Coronavirus update: R2, 5 billion by Toyota SA in KZN – Durban and location of automotive giant in Special Economic Zone, South of Durban.
I have welcomed with great relief the confirmation by Toyota South Africa that the investment of R2, 5 billion towards the new production line of the first ‘hybrid synergy drive’ (petro-electric) car will go ahead at its Prospecton plant here Durban.
Critically, I wish to express my appreciation to the leadership of Toyota South Africa Motors for working with the provincial government to turn around the situation despite challenges created by the outbreak of COVID-19
I am encouraged by the strong commitment displayed by the CEO Andrew Kirby, and in particular Mr Nigel Ward – Executive Vice President, Manufacturing.
I have heard several meetings with Mr Ward and other stakeholders in the automotive industry since the first day of the lockdown.
This sector has suffered billions of losses as a result of COVID-19 with millions of people facing the jaws of abject poverty.
Ahead of the outbreak, we were moving with speed to ensure that our Automotive Supplier Park SEZ, located in the South of Durban, is operation in 2021. We had projected the creation of 1339 jobs through an investment of R2.2 billion.
It should be remembered that in February we had successful negotiations with the leadership of TOYOTA who agreed to be one of our tenants in our Supplier Park.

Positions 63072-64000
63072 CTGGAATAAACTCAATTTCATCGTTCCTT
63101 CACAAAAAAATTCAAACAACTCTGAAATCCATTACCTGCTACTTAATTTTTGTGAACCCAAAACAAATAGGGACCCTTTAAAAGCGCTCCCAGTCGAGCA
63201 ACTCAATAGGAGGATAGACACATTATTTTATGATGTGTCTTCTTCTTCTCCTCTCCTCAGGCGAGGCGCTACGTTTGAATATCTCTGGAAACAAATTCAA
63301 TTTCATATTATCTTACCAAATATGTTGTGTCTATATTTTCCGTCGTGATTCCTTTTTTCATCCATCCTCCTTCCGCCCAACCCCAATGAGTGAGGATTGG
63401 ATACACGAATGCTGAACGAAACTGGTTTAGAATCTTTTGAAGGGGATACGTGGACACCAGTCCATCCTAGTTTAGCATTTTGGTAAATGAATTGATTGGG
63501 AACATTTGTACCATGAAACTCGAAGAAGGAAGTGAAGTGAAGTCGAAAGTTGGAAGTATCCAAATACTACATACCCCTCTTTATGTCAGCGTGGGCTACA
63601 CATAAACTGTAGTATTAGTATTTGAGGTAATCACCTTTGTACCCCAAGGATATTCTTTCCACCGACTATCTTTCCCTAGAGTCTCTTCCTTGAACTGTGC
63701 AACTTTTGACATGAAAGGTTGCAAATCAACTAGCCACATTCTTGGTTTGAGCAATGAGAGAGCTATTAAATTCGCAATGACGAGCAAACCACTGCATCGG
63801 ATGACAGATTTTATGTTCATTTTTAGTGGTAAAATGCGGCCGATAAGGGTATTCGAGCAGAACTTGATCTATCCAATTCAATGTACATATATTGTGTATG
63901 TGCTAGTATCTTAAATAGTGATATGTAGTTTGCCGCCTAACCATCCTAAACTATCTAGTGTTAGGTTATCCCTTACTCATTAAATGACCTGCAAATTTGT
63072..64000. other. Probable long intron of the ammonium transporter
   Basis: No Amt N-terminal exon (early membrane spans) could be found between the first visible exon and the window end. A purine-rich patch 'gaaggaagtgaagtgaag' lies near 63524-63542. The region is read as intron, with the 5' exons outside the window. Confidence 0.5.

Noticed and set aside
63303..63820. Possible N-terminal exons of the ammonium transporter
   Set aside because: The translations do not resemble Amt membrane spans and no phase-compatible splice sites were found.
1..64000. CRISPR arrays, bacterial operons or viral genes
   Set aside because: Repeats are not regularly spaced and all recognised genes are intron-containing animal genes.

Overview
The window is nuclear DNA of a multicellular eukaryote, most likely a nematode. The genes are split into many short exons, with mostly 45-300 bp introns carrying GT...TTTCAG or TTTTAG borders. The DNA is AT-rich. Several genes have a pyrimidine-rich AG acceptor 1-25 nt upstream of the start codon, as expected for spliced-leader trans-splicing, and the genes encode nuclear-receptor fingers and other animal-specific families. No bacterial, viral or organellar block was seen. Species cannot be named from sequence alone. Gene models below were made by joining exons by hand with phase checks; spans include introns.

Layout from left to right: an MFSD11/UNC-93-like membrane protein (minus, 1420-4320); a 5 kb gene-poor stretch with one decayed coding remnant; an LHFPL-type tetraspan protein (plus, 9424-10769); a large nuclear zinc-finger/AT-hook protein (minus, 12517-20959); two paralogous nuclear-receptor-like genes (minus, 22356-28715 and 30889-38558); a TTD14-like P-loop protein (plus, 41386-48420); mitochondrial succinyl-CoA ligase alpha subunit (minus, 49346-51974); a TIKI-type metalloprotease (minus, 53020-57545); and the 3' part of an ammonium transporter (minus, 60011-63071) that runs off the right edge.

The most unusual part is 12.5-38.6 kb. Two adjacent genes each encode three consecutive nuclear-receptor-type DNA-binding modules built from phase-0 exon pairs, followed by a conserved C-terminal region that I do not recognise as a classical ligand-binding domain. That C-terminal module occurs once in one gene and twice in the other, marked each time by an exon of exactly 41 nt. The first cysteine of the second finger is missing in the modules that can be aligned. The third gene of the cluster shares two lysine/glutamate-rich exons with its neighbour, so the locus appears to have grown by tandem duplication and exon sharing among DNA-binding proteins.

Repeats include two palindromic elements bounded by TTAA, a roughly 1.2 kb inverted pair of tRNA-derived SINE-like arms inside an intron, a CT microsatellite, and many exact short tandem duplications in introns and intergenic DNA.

We were excited by the fact that Toyota was about to start assembling new Hino 500 series truck here in Durban. These would be exported to Europe and Africa. We expect this province to earn foreign currency with our export capacity being boosted significantly.
One can never over-emphasise the contribution that has been made by Toyota into our economy. The company spends R24, 2 billion on procurement with previously disadvantaged communities benefitting.
I must hasten to point out that we want KwaZulu-Natal to continue to have a thriving automotive industry. Over the years this industry has had a profound and wide-ranging effect on the city and suburban communities.
We want the impact of the sector to be felt in the township and rural communities. We are excited because Toyota South Africa has agreed to work with the department to ensure the entry of young people in the townships and rural sectors into the automotive sector.
Ahead of lockdown our figures showed that the entire Transport Equipment sector employed more than 14 815 in the province and 9 242 people in eThekwini. I am mentioning here companies such as Toyota, Bell Equipment, Mahindra and many SMMEs in the retail sector
What we are undertaking to do as part of ensuring recovery in this sector is to be aggressive in our approach aimed at attracting new investments into our Automotive Supplier Park. We want to ensure that jobs are created in the provision of bulk infrastructure development
We also want to promote innovation and localisation in particular through the manufacturing of the first South African Car in KZN.
In Kenya they have Mobius;
In Uganda they have Kiira;
In Malaysia they have Proton;
In India they have Tata;
In KZN we want to have our own brand.
In addition, we have planned to invest more in Research and Development (R&D) Infrastructure to promote Electronic Vehicles. This is an area we want to explore in order to re-engineer the sector.
Source: Government of South Africa